Reuters has an article on Saudi Arabia’s water troubles and the increasing percentage of oil production going towards running desalination plants - Oil and water - Saudi Arabia's Resource Puzzle
Water use in the desert kingdom is already almost double the per capita global average and increasing at an ever faster rate with the rapid expansion of Saudi Arabia's population and industrial development.
Riyadh in 2008 abandoned what was in retrospect clearly a flawed plan to achieve self-sufficiency in wheat and aims to be 100 percent reliant on imports by 2016. "The decision to import is to preserve water," said Saudi Deputy Minister of Agriculture for Research and Development Abdullah al-Obaid. "It's not a matter of cost. The government buys wheat at prices higher than in the local market."
Agriculture is the single biggest user [of water], absorbing 85-90 percent of the kingdom's supplies, according to Saudi's deputy minister of agriculture for research and development. Of that, almost 80-85 percent came from underground aquifers.
With average annual rainfall around 100 mm (4 inches), Saudi's ancient underground aquifers are its lifeblood.
But just as peak oil theorists believe the world's conventional oil supplies are at or near their peak, proponents of the peak water view have said the resource has been irreversibly drained.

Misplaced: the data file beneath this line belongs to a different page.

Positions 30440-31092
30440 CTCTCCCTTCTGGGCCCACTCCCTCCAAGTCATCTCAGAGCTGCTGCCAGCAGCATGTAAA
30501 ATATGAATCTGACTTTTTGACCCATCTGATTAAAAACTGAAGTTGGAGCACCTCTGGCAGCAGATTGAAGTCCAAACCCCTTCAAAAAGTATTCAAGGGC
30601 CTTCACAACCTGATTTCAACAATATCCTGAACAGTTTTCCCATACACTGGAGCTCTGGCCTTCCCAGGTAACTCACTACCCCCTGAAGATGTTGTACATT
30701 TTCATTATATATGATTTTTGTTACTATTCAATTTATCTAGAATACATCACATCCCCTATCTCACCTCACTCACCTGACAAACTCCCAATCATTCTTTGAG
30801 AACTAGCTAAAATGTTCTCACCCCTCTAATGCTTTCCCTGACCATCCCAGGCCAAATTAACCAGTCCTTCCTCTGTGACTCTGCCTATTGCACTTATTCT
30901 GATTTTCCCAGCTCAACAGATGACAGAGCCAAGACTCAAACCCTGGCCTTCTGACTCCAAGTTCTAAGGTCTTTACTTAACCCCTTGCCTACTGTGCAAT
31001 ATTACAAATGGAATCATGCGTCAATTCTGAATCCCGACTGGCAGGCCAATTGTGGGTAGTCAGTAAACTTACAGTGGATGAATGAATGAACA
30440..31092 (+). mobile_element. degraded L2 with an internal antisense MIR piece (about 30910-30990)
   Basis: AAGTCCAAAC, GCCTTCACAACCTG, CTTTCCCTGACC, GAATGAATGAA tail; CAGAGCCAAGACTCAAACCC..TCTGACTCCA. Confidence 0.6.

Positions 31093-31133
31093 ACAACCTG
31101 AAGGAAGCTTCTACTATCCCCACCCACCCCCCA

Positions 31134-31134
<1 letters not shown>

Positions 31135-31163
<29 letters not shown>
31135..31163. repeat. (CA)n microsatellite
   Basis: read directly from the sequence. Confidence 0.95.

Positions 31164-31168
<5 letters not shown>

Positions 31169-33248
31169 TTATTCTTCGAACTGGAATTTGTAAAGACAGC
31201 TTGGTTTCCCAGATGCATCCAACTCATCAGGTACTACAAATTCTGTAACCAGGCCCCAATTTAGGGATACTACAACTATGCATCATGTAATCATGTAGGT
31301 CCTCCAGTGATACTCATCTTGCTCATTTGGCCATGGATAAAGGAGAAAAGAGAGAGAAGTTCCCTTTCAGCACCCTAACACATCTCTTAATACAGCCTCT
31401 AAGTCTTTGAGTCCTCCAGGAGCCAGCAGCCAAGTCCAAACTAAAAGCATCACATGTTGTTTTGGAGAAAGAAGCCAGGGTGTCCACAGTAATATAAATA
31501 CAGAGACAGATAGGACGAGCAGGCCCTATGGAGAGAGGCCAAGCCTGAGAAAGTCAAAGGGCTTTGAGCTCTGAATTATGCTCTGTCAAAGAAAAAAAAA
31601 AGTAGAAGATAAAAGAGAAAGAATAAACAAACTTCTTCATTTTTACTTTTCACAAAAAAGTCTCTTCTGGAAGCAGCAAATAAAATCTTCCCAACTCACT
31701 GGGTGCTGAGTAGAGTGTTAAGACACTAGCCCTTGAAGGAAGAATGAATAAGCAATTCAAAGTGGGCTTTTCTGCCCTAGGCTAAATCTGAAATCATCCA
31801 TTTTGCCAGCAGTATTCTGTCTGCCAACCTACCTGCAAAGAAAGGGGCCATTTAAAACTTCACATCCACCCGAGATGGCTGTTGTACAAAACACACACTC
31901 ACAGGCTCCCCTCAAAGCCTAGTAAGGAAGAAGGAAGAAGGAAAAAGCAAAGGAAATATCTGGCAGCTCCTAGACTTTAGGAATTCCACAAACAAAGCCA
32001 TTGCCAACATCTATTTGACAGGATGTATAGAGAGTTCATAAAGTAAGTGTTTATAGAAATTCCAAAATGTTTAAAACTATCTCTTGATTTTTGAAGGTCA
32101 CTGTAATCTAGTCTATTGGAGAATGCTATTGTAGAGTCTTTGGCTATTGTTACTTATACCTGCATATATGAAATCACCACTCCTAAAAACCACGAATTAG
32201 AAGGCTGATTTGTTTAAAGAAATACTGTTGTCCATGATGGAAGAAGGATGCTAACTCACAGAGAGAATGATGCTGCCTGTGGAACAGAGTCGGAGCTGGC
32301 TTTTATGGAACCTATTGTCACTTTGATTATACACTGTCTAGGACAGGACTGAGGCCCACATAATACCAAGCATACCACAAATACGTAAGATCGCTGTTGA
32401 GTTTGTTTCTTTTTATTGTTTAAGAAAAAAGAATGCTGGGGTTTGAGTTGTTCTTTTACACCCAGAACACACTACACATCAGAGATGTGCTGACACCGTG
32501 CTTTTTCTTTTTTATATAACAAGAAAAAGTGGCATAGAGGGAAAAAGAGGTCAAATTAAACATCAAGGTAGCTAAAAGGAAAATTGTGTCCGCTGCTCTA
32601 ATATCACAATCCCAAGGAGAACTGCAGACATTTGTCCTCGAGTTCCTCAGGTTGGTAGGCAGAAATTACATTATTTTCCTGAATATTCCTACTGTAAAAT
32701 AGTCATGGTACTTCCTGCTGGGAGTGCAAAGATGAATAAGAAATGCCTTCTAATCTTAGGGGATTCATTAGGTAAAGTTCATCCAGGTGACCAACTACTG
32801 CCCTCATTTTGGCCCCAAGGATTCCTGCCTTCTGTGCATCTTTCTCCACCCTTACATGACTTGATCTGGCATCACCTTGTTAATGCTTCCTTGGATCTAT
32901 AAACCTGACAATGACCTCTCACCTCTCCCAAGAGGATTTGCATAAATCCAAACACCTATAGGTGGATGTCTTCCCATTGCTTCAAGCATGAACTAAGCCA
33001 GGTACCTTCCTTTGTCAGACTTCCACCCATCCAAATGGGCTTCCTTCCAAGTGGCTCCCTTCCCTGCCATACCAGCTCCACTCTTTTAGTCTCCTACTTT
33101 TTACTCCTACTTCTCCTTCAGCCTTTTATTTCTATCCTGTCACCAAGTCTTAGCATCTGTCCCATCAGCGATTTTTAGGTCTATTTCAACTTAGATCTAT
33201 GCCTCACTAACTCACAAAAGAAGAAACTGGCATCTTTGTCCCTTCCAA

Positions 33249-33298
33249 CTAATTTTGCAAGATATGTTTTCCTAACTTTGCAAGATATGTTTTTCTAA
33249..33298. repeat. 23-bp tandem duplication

Booz and Company has said some of the region's aquifers -- also referred to as "fossil water" as they contain rain that fell thousands of years ago -- have become too salty to drink.
Injecting water into oilfields has also had an impact, although sea water is now generally used to maintain reservoir pressure.
The alternative to desalination -- the energy-intensive process of converting salt water to fresh water -- robs Saudi Arabia of its other precious resource, oil, by eating up both fuel and fuel revenues.
Saudi Arabia's Saline Water Conversion Corp (SWCC) produces 3.36 million cubic meters of desalinated water per day, a daily cost of 8.6 million riyals based on the SWCC's 2009 figures -- the latest available -- when the cost of producing one cubic meter of desalinated water was 2.57 riyals. Transporting it added an extra 1.12 riyals per cubic meter.
Analysts and industry leaders say the authorities need to pass on more of the costs to the end-user to curb demand and reduce waste -- an argument that holds true for power and fuel but which requires very careful handling in the case of water.
"It is necessary to raise water tariffs," Isao Takekoh, a director at the U.S.-based International Desalination Association, said. "But it should be conducted very carefully and step-by-step because water is, needless to say, indispensable for human life."
By burning up energy, desalination reduces the amount of crude available for lucrative export markets. Takekoh estimated energy represented between 45 and 55 percent of unit production costs.
The International Energy Agency and analysts at HSBC bank estimated Saudi Arabia's rate of direct crude burning more than doubled from 2008 to 2010 because of a rapid rise in power demand and a shortage of natural gas. How much of that went to desalination is not known but experts believe it is significant.